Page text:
KESTON NEWS SERVICE: 11.00, 13 February 2001

TURKMENISTAN: OSCE REQUESTS PRISON HOSPITAL VISIT TO
ATAKOV. Ambassador Istvan Venczel, the head of the Ashgabad centre of
the Organisation for Security and Cooperation, has requested permission
from the Turkmen authorities to visit ailing Baptist prisoner Shageldy
Atakov in the prison hospital in the town of Mary, to which he has been
transferred. The request was made on 12 February but has received no
response so far.

TURKMENISTAN: OSCE REQUESTS PRISON HOSPITAL VISIT TO
ATAKOV

by Felix Corley, Keston News Service

Ambassador Istvan Venczel, the head of the Ashgabad centre of the
Organisation for Security and Cooperation, on 12 February formally
requested permission from the Turkmen authorities to visit ailing Baptist
prisoner Shageldy Atakov in the prison hospital in the town of Mary, to
which he has been transferred. OSCE officials in Ashgabad told Keston
News Service on 13 February that so far Ambassador Venczel has received
no response to his request.

Although the OSCE centre has not yet received confirmation from
government officials that Atakov has arrived in Mary, the German-based
Friedensstimme mission told Keston on 13 February that Atakov was
transferred there several days ago, adding that his state of health is poor.

In the wake of international publicity in early February about Atakov's
failing health, his repeated beatings and his treatment with psychotropic
drugs (see KNS 8 February 2001), the OSCE Ashgabad centre made further
enquiries of the Turkmen authorities. Yolbars Kepbanov, a deputy foreign
minister and director of the government-sponsored National Institute for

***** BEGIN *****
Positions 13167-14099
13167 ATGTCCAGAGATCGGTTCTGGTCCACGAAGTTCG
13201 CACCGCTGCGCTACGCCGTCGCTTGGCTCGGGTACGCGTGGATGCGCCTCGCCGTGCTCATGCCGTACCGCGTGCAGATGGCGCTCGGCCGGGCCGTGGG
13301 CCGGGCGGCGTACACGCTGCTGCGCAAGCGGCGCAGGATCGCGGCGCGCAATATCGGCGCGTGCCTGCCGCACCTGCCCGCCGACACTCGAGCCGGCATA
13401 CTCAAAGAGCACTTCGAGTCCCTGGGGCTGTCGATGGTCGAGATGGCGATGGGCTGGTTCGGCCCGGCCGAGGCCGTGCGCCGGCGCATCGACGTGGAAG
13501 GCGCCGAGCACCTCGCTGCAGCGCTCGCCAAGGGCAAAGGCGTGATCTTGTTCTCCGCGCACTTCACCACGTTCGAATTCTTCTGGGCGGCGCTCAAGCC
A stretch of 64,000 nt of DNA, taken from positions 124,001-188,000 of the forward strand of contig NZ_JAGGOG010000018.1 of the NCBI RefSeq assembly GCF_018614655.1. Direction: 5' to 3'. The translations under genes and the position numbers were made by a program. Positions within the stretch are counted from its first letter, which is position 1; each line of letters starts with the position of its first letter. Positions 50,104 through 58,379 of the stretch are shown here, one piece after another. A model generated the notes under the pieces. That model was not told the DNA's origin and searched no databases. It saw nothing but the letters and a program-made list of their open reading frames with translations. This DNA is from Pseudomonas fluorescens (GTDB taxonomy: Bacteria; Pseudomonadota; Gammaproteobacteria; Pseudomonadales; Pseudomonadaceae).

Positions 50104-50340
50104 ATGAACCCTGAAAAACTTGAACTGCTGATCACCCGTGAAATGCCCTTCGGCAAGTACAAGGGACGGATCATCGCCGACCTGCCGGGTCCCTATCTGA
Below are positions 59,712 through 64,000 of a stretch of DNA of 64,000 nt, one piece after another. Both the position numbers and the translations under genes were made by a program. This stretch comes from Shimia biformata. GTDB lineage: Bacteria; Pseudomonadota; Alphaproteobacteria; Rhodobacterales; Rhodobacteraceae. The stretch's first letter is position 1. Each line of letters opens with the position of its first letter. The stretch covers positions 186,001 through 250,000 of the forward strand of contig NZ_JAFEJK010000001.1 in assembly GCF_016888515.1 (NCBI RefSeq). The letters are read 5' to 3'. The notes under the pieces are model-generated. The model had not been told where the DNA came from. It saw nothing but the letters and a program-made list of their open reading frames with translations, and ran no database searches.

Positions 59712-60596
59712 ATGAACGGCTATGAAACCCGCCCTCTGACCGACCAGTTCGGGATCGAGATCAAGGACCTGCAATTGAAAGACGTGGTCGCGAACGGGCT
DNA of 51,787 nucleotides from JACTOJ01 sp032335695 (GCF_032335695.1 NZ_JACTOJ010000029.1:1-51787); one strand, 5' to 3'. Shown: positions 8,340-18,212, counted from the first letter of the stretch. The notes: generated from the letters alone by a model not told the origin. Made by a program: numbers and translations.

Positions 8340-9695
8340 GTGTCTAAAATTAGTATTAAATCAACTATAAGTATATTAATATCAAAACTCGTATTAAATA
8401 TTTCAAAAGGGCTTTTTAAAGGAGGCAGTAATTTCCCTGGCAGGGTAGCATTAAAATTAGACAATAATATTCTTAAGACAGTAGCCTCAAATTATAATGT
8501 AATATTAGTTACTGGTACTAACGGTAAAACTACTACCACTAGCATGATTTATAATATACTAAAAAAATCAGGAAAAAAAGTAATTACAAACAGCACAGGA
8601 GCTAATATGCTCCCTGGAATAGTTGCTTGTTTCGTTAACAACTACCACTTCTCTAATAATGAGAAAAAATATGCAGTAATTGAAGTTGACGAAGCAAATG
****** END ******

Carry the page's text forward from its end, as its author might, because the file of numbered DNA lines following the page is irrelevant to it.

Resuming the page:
Democracy and Human Rights, told Ambassador Venczel on 9 February that
he had checked up on Atakov's case, discovered that he was sick and learnt
that he was being transferred from the labour camp in Seydy in north eastern
Turkmenistan to prison hospital in Mary, 350 kilometres (220 miles) east of
Ashgabad, to deal with his jaundice. Kepbanov informed the OSCE centre
that he had requested prison personnel to pay special attention to his case in
an apparent response to widespread international concern about Atakov.

Keston was unable to reach Kepbanov either at the Foreign Ministry or at the
National Institute for Democracy on 13 February.

`The Turkmen authorities have decided to do something about Atakov's
case,' Bess Brown of the OSCE centre told Keston from Ashgabad on 13
February. `The authorities have registered that they've got to take care of this
guy. It appears they were taken aback by the massive international
campaigning on his behalf. Almost everyone has got involved - there have
been enquiries from quite a number of countries.' Brown - who was not sure
whether Atakov was suffering from jaundice or whether he had developed
hepatitis - was hopeful that the authorities would allow Ambassador Venczel
to visit. The OSCE centre has repeatedly called on the Turkmen authorities
to free Atakov.

Atakov, who is 38 and married with five children, was sentenced on charges
of swindling which members of his Baptist church insist were instigated to
obstruct his activity with the church. He was arrested on 18 December 1998
in the Caspian port city of Turkmenbashi, was sentenced to two years'
imprisonment and fined on 19 March 1999, but was retried on 4 and 5
August 1999 in Ashgabad and given the increased sentence. (END)